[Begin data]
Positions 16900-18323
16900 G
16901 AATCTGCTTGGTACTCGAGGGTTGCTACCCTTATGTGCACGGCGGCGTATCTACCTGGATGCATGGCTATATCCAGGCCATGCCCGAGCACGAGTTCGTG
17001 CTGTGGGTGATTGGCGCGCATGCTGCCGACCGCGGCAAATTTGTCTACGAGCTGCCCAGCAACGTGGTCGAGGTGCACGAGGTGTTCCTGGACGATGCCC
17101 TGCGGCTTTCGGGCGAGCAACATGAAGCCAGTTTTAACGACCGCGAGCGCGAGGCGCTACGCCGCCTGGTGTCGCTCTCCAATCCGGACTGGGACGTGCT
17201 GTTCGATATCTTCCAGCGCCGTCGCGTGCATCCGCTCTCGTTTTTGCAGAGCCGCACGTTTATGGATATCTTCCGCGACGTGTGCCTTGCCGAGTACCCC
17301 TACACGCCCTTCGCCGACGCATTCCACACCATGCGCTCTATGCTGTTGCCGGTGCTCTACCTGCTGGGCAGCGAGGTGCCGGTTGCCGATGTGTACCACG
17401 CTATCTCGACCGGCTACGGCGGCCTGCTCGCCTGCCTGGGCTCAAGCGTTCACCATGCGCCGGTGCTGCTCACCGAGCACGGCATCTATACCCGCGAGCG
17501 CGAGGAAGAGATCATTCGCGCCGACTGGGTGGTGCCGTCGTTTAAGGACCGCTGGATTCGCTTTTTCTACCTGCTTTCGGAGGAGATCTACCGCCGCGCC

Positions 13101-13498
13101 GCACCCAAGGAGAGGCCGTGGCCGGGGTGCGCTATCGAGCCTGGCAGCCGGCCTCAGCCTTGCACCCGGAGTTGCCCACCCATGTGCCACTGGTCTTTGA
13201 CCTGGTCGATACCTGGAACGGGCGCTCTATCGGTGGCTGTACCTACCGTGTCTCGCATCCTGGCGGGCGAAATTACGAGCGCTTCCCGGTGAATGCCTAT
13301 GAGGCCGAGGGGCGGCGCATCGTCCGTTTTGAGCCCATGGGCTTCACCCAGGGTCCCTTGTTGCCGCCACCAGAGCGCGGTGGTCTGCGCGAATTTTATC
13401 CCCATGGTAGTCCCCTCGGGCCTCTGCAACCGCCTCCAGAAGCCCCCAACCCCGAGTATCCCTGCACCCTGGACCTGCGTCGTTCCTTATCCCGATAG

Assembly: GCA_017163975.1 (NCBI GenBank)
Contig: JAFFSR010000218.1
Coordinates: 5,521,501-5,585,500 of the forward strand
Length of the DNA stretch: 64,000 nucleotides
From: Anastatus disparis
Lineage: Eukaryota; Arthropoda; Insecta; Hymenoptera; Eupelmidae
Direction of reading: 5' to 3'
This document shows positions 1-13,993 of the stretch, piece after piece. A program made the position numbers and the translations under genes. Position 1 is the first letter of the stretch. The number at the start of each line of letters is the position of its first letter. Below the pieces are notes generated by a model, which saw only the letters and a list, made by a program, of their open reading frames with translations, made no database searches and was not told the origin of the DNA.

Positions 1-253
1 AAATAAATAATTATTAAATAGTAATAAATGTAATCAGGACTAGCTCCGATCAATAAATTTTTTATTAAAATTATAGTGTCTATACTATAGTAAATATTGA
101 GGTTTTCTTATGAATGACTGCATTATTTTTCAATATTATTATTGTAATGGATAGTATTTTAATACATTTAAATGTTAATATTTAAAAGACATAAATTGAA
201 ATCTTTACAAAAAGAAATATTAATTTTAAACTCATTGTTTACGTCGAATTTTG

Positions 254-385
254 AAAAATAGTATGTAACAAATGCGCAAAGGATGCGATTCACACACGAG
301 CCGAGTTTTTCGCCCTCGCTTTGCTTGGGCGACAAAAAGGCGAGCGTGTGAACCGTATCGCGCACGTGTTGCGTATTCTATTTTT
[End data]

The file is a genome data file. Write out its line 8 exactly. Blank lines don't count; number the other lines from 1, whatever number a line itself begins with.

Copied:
17401 CTATCTCGACCGGCTACGGCGGCCTGCTCGCCTGCCTGGGCTCAAGCGTTCACCATGCGCCGGTGCTGCTCACCGAGCACGGCATCTATACCCGCGAGCG